The biomechanics of root systems influence plant lodging resistance and soil structural stabilisation. Tissue age has the potential to influence root biomechanical properties through changes in cell wall chemistry, root anatomy and morphology. Within a root system the internal structures of roots are known to vary markedly within different root types. Nodal, seminal and lateral roots of Barley (Hordeum vulgare) have differing biomechanical behaviour in tension. This study examines the effects of root age on biomechanical properties of barley root types (Hordeum vulgare) under abiotic stress.
Root age was determined as a function of the distance from root tip with abiotic stresses consisting of waterlogging and restriction to root elongation rate through increased soil bulk density. Linear regression analyses were performed on log-transformed tensile strength and Young's modulus data with best fits determined for single and multiple parameter models to root morphological properties.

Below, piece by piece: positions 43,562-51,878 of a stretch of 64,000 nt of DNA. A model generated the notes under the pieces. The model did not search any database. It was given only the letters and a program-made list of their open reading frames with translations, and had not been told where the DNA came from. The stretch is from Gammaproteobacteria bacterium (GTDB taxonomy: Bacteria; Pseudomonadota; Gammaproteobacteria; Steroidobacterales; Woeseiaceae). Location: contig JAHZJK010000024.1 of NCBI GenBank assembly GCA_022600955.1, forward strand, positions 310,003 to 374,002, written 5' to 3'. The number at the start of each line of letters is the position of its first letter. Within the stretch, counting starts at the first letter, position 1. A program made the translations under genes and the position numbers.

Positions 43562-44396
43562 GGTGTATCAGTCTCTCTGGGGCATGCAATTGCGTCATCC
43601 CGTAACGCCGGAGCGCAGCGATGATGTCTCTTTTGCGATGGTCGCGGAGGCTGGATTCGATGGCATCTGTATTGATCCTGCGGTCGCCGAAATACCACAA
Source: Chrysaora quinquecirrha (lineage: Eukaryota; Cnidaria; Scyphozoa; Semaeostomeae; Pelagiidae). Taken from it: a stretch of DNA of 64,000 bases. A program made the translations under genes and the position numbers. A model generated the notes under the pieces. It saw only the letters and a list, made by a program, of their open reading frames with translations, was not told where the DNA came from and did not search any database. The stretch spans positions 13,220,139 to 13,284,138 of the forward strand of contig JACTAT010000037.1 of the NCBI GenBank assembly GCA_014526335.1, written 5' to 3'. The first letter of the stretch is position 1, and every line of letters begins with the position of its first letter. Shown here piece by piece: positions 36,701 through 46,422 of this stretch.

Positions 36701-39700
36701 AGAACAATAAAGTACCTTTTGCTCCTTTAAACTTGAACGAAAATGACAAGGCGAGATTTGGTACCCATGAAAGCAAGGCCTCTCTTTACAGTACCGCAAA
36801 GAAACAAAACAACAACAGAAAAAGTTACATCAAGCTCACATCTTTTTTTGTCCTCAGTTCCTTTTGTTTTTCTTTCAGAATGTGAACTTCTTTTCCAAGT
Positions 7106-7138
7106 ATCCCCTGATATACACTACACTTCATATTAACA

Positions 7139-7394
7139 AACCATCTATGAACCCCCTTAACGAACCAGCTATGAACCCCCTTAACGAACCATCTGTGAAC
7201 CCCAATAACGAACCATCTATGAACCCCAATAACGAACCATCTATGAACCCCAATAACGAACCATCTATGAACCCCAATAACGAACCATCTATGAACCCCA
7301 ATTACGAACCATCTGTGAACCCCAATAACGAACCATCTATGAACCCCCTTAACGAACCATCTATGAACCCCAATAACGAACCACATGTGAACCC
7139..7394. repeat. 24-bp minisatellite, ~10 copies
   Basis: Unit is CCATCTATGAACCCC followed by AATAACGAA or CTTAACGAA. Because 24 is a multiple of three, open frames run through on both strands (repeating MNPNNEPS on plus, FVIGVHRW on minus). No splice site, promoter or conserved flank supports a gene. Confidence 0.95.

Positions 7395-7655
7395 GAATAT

Regression co-efficients and Akaike values showed that distance from root tip (taken as a proxy of root age) was the best single variable for prediction of both root tensile strength and Young's modulus. Incorporation of both distance from root tip and root diameter and root type increased the reliability of predictions for root biomechanical properties from 47 to 57 % for tensile strength and 35 to 62 % for Young's modulus.
The age effect may partly explain some scatter in both Young's modulus and tensile strength to diameter relationship, commonly cited in the literature.